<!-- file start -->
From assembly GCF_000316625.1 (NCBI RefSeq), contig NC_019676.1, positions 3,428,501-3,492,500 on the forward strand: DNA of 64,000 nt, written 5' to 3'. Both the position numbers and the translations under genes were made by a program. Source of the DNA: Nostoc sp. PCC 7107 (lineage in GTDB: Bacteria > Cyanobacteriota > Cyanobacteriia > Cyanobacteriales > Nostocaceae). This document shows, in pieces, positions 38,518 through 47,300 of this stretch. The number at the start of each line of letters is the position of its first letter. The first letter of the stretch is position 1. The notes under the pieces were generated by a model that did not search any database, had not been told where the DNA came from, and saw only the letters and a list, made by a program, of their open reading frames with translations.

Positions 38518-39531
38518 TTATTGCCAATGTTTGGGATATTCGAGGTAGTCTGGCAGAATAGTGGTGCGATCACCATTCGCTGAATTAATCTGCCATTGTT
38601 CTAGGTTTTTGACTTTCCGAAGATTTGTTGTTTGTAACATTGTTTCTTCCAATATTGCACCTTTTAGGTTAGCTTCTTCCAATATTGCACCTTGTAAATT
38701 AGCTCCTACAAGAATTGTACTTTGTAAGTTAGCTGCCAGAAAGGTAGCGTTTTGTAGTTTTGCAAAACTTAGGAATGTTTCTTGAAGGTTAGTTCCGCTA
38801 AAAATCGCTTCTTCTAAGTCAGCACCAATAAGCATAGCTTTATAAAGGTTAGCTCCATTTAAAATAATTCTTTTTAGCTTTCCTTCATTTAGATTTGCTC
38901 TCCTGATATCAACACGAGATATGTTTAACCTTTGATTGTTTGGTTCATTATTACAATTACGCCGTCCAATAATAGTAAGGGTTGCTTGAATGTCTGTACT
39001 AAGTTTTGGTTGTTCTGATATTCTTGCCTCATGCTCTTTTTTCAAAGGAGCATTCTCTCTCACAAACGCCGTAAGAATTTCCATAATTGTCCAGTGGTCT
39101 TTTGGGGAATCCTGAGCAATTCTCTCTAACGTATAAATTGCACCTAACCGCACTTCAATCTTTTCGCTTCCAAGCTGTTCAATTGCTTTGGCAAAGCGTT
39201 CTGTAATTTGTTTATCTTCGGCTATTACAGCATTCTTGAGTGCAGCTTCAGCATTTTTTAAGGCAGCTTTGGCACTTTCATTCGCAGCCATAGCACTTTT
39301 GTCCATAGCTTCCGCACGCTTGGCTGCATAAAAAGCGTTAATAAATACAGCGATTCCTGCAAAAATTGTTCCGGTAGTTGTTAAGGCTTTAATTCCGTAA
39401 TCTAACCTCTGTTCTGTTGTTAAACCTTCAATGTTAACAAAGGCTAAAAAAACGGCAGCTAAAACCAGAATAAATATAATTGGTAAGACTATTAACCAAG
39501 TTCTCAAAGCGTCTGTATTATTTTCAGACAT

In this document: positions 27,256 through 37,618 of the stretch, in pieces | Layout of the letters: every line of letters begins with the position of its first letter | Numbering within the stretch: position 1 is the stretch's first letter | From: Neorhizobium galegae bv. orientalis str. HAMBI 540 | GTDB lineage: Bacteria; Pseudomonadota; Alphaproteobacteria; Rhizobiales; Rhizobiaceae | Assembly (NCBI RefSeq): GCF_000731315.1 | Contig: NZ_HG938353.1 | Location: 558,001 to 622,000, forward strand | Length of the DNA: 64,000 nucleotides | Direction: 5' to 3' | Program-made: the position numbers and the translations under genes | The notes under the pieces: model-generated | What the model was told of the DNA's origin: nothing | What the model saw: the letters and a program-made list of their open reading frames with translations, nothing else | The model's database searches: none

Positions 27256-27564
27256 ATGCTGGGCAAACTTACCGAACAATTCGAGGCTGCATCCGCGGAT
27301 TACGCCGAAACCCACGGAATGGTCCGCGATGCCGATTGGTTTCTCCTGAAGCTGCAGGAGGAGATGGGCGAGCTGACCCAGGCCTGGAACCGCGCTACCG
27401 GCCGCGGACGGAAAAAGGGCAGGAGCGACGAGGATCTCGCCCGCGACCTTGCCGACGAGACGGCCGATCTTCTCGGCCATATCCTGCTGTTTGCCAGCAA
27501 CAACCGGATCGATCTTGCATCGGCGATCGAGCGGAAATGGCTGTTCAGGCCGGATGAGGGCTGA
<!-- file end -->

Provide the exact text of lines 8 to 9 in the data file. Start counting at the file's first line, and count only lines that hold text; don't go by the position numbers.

39001 AAGTTTTGGTTGTTCTGATATTCTTGCCTCATGCTCTTTTTTCAAAGGAGCATTCTCTCTCACAAACGCCGTAAGAATTTCCATAATTGTCCAGTGGTCT
39101 TTTGGGGAATCCTGAGCAATTCTCTCTAACGTATAAATTGCACCTAACCGCACTTCAATCTTTTCGCTTCCAAGCTGTTCAATTGCTTTGGCAAAGCGTT